• Fruit – Any and all fruit that you can tolerate (in moderate quantities)
  • Nuts – Raw nuts (in limited quantities)
  • Dairy – Raw or organic unprocessed full fat dairy

Rule No. 2 – Mix it up

By now it should be obvious that no one food contains everything we need and there is no food that isn’t harmful at high doses. So clearly, eating the same food day after day will result in the deficiency of some nutrients and overdosage of some others. For example, spinach, though extremely nutritious, contains oxalates which when consumed in high doses can lead to kidney stones.

These potential risks can be overcome by eating a wide variety of foods in each class. Practically speaking, quit eating the same rice and lentils or chicken salad or turkey sandwich day in and day out. Vary your food choices every week and eat some seafood, poultry, eggs and red meat along with a nice mix of cruciferous, fibrous and starchy vegetables with a bit of fruit to satisfy the Vit C cravings! Whole unprocessed (and especially fermented) dairy can of course be added to some of these meals. As for the vegetarians, get a bunch of eggs along with whole milk yogurt, some organic tempeh, natto and miso instead of meat and seafood.

Rule No. 3 – Hate them numbers!

Your body isn’t dumb! Realize that the human body is a product of 4 million years of evolution. It is a machine that has been continually improved for years and years and years. This machine is equipped with some stunning organs and millions of cells, all with one purpose – to keep you alive and well! So, in spite of whatever crap you do to your body, it will doing everything it can to make the best out of the situation and keep you alive and kicking for as long as possible.

Are you telling me that such a complex machine with such a noble cause can’t control hunger and appetite? You can bet you ass it can! Your body doesn’t need you to periodically feed it with a certain number of calories. Listen to your body. When you are genuinely hungry – eat. When you are satisfied – stop. I swear to God it is as simple as this!

Note: The issues related to obesity/appetite dysregulation (which is caused by and result in leptin & insulin resistance) come into play only when you eat non-foods… especially sugars. As long as you eat real food, you have nothing to worry about.

Rule No. 4 – If its food… eat it!

This is simple. Really. You need protein, carbs and fat. Sure your body can make do without carbs. Sure your body can survive with minimal protein. And sure you can build an awesome physique on a super low fat diet. But considering each macronutrient plays one or more critical roles, your body thrives when all three are available in optimal amounts. Now how much of each is optimal? Totally depends on your activity level and training regimen and I’ll be sure to dedicate a post to macro-nutrient ratios in the near future.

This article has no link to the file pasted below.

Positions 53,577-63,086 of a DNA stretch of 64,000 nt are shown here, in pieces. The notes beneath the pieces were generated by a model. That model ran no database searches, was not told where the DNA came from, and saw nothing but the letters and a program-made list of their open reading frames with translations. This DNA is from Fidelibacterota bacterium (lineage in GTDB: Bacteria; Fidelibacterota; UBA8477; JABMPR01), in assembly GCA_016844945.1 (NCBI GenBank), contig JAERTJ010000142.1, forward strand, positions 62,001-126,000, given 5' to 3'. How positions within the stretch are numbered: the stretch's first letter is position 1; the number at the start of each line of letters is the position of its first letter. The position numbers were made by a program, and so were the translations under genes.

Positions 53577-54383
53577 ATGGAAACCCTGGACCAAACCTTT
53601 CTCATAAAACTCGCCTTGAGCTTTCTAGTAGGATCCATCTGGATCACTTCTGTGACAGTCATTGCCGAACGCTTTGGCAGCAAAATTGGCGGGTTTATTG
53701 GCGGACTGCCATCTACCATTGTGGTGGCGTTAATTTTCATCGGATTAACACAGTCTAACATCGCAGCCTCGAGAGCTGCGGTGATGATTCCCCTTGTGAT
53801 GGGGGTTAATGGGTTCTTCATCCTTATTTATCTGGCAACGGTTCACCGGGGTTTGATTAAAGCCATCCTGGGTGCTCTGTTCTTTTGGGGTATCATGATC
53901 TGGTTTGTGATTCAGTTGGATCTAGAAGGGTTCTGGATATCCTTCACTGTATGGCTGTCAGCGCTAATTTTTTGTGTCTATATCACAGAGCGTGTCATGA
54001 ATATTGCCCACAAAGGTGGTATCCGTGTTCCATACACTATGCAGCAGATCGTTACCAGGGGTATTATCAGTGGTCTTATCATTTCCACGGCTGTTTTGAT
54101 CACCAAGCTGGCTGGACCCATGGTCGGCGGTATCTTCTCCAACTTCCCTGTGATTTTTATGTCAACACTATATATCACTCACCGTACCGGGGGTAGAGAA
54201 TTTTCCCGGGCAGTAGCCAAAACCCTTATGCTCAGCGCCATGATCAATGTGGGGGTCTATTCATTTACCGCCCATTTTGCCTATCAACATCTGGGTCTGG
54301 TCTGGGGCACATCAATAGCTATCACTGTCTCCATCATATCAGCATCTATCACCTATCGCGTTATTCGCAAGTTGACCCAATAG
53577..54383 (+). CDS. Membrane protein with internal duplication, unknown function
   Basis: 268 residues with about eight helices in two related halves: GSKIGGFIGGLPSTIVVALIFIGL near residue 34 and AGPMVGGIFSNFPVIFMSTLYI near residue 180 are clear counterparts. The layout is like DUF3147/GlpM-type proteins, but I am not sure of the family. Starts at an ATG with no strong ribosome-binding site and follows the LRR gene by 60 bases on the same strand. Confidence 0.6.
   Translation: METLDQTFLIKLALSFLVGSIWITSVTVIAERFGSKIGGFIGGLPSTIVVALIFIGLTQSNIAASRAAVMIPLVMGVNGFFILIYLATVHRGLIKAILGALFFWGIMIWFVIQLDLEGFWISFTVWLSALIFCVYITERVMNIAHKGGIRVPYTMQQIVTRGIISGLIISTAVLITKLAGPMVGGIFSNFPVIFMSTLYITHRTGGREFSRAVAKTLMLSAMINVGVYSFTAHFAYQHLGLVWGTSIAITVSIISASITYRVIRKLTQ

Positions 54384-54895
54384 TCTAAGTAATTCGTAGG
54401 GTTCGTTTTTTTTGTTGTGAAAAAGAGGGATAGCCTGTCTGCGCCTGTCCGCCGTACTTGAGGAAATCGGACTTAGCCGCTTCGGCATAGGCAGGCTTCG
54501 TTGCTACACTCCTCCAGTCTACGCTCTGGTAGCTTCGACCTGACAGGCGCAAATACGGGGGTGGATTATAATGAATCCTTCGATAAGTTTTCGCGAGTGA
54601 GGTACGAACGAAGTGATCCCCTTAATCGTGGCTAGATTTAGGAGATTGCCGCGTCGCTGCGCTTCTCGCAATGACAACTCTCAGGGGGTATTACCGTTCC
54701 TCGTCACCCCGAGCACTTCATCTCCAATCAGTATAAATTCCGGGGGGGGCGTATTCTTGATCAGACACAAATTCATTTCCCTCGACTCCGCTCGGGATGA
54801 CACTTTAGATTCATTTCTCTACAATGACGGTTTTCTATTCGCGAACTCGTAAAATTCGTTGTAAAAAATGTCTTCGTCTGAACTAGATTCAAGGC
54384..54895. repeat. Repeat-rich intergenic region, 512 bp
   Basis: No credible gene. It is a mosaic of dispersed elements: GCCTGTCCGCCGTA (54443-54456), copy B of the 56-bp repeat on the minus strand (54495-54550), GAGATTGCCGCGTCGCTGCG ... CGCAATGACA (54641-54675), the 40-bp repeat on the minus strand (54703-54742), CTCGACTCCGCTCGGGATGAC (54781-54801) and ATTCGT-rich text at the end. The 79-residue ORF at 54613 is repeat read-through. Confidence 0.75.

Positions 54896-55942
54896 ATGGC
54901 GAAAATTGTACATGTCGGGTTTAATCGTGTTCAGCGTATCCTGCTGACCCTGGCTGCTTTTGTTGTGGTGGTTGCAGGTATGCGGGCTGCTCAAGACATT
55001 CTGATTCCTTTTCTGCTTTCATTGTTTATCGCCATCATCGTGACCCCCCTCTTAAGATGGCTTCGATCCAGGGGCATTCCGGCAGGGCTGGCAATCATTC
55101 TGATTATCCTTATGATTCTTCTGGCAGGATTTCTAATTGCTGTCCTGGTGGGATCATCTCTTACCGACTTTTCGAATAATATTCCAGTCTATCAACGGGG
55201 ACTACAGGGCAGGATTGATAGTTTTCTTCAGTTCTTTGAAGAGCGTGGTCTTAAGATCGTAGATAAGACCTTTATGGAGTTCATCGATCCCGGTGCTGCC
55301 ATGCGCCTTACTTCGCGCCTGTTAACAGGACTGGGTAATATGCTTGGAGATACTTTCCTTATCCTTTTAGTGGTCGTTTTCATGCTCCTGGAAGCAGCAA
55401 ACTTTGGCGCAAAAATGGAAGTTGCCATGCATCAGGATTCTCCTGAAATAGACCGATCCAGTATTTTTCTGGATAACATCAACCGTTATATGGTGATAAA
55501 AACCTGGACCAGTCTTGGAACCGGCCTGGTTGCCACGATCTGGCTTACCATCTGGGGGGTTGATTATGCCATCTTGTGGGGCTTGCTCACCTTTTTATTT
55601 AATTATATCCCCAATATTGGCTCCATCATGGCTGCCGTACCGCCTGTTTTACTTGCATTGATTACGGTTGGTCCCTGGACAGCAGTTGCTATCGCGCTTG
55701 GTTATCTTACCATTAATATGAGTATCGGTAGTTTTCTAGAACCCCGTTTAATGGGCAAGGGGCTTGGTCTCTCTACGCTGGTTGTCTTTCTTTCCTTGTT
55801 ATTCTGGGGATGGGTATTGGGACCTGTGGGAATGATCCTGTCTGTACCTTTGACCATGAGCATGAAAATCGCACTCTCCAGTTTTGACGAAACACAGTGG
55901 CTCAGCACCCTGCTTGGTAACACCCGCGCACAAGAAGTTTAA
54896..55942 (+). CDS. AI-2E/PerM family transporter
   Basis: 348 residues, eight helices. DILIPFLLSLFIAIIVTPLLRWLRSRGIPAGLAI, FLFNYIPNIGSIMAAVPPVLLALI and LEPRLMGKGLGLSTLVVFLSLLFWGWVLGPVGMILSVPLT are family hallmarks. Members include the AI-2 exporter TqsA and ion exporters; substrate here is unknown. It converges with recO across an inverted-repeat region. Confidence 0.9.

But what about the good protein? Good carbs? Good fat? Well, this could get really long, so I’ll try to come up with a general rule.


  • How much? 1 gm per kg of bodyweight is plenty if you are sedentary. That amount can increase unto ~ 3 gm per kg of bodyweight if you strength train.
  • From where? From animals and animal products just ‘cos those are the most complete and bio-available proteins. I’m talking meat, seafood, eggs and dairy. Click here for a comprehensive list of vegetarian protein options.


  • How much? As much as you want “need”. If you do a lot of glycogen depleting work, you’ll need more and if you don’t do much, you need less.
  • From where ? Plants… and not plant products. I’m talking vegetables, fruit, roots and tubers.


  • How much? As much as you need to feel satiated. There is really no upper limit to this.
  • From where? Real foods. Meaning, try to limit the use of “oil”. Get your fats from meat, eggs, milk, coconut, avocado, fish and raw nuts. Ghee is an exception simply because it is fureeeekin delicious (and bloody damn healthy!).
  • What about good fats? Here ya go!

Rule No. 5 – Fuel ‘your’ body

As far as I’m concerned you need to fuel your activities. In other words, you need to eat based on your lifestyle. If you strength train 4 days a week your diet should be drastically different from that of someone who runs 40 miles a week or someone who hardly ever trains. If your definition of exercise is walking to the restroom and back, then you’re better off with some protein, fat and a tonne of fibrous veggies. But if you consistently workout/train, things get a little tricky.

You need to feed your body based on the stimulus you provide it. If the stimulus is high in intensity and frequent, deviations may be required and are acceptable. Folks who strength train on a regular basis or are currently undergoing a body transformation can do well with some quality liquid protein (whey or egg protein) immediately post workout. Sure it isn’t the most real food, but its also not real to balloon up and then work hard to shrink down. Desperate times calls for desperate measures. Once you have reached your goal, drop the liquid protein and get back to real food.